Former Ambassador of India, Director of the Academy of International Studies, Jamia Millia Islamia University, New Delhi, India
Fellowship : February - March 2013
Discipline(s) : Political science
Pays : Inde
China is, today, the second largest economy in the world after the US. Estimates suggest that it will overtake the US in the next two decades. Having achieved considerable success in its drive, initiated in 1978, to modernize agriculture, industry and S&T, China is now turning to the fourth modernization - of military power. Indeed, the Chinese defense budget now exceeds that of Japan and India combined. China sees a growing military as a symbol of its peaceful rise and as a strategic requirement of a big power called upon to defend its interests to the best of its ability.
Historically, the economically and militarily powerful have set the agenda, rules and standards regionally and globally. In consequence, what is the direction in which a rising China will seek to re-fashion the region and the world? What would be the value system on which an economically and militarily powerful China will base its regional and global leadership role on? Would they be the same values on which the post-War international order has sought to be based e.g. rule of law, individual freedoms and human rights? Would the political system be representative such as in a participatory democracy? Would the economic system be market-oriented rather than state controlled? Would the society be liberal? In international relations, would dialogue and other peaceful means, or the threat, or the use, of coercive force, be the preferred instrumentality to resolve differences and disputes?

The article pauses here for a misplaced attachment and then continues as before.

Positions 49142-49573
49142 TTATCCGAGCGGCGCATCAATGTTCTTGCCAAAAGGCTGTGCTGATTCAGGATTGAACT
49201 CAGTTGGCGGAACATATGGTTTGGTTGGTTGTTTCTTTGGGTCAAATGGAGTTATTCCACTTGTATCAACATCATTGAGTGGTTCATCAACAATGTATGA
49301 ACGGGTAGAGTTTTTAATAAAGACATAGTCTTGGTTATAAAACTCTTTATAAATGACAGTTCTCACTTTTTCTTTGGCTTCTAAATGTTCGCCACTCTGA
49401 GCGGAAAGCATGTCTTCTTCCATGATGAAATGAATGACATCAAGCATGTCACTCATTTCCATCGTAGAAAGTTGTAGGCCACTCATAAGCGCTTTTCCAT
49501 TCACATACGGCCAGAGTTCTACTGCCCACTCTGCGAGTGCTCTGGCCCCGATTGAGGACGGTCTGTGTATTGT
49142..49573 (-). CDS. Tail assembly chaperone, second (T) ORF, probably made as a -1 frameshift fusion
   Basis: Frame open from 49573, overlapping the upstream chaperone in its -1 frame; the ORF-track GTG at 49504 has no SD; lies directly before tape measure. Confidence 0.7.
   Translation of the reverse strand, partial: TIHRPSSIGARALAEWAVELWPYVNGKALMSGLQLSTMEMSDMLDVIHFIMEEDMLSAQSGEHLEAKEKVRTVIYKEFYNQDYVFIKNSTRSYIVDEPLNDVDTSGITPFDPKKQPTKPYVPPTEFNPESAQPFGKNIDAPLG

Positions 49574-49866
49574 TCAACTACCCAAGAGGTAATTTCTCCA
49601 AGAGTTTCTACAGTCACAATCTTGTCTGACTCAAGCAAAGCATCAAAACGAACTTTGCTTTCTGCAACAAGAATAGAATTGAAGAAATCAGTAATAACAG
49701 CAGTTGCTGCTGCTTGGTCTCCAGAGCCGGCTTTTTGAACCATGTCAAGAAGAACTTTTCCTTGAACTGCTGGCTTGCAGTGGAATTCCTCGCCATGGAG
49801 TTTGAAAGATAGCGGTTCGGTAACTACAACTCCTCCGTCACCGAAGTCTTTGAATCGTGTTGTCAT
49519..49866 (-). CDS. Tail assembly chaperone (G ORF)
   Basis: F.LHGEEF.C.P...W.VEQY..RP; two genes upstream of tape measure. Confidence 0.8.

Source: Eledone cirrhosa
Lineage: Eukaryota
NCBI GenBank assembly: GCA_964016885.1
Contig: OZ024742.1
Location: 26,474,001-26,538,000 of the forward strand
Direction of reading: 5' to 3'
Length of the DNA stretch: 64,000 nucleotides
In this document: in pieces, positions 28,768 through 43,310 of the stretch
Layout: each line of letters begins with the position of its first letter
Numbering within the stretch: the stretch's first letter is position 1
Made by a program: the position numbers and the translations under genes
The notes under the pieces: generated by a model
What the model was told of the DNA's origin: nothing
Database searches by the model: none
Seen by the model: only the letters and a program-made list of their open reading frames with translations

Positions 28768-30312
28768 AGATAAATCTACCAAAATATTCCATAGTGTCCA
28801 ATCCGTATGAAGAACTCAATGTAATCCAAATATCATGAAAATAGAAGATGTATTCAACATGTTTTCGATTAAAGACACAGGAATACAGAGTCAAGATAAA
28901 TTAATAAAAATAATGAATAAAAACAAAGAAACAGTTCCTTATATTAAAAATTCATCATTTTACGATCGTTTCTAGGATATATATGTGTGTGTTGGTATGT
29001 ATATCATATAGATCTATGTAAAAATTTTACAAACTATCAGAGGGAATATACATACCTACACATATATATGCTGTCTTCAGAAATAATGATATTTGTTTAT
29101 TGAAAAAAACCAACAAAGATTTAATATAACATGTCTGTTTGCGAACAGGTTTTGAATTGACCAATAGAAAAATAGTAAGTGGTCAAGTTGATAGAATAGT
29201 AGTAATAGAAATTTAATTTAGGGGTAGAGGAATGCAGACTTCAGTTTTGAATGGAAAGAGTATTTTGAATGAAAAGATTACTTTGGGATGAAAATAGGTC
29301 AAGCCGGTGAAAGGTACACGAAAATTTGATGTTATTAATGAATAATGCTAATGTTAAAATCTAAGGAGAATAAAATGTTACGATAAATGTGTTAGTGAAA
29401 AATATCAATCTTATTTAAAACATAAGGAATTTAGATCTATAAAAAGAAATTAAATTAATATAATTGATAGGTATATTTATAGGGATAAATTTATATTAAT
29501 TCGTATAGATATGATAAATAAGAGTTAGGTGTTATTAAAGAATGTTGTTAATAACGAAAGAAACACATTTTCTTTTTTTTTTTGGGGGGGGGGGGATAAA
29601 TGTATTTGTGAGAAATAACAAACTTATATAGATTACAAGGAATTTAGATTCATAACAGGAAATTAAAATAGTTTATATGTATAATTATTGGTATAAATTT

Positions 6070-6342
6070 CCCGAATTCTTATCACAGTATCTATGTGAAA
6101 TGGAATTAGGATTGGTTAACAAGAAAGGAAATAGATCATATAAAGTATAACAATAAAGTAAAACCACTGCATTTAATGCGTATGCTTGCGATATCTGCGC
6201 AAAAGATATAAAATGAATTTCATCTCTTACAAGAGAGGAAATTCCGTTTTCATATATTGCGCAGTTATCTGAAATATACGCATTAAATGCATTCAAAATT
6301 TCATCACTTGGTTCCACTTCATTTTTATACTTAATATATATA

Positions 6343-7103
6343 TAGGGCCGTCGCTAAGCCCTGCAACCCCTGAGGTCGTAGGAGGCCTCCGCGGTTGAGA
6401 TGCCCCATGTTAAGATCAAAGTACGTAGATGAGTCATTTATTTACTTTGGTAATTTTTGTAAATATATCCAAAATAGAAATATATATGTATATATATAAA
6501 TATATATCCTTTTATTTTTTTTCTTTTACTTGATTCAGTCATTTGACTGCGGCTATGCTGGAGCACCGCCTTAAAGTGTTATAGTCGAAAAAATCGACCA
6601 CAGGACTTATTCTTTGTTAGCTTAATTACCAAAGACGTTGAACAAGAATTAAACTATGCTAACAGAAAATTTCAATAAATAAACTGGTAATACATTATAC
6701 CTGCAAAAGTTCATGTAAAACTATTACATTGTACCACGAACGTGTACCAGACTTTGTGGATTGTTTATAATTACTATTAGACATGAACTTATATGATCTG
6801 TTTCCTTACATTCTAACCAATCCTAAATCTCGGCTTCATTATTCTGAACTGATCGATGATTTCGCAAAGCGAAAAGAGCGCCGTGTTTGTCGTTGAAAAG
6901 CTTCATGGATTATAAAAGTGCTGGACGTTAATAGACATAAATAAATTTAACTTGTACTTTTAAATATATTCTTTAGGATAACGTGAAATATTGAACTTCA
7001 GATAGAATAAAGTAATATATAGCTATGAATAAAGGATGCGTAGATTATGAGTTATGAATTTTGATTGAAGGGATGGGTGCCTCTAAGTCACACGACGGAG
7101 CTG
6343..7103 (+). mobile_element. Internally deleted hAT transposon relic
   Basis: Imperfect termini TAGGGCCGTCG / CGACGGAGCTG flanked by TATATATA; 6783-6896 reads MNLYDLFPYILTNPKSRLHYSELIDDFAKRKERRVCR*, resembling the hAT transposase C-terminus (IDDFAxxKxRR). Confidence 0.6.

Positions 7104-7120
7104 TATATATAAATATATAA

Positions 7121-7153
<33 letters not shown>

These are issues which have the potential to profoundly affect – for good or otherwise – the international order. Its outcome has particular relevance for India for whom China is the largest neighbor.
Over a 36-year long career with the Indian Foreign Service, T.C.A. Rangachari served in a variety of posts across different continents. Starting his career in Hong Kong, he moved to Beijing in the mid-seventies during the Cultural Revolution. Thereafter, he was at India’s Permanent Mission to the United Nations in New York, working on several UN committees, including human rights and on NGOs, and represented India on the Governing Boards of the UNDP, UNFPA and UNICEF.
He was India’s Ambassador to Algeria, Germany and France. Earlier, he spent over five years in Islamabad, Pakistan, as Deputy High Commissioner.
He served in various capacities in the Ministries of External Affairs and Finance of the Government of India in New Delhi, including the East Asia division, UN division, External Publicity Division and as Chief Passport Officer of the Government of India.
Mr. Rangachari holds an MA degree, in History from Hindu College, Delhi University. He speaks English, Hindi, Tamil, Chinese and French. He is a member of the Executive Committee of the Institute for Defence Studies and Analysis, New Delhi. He has served as an external expert with the Department of East Asian Studies in Jawaharlal Nehru University, New Delhi. He is one of the Founding Directors of Fight Hunger Foundation in India (an NGO affiliated with Action Contre la Faim en France). Presently, he is the Director of the Academy of International Studies, Jamia Millia Islamia University, New Delhi.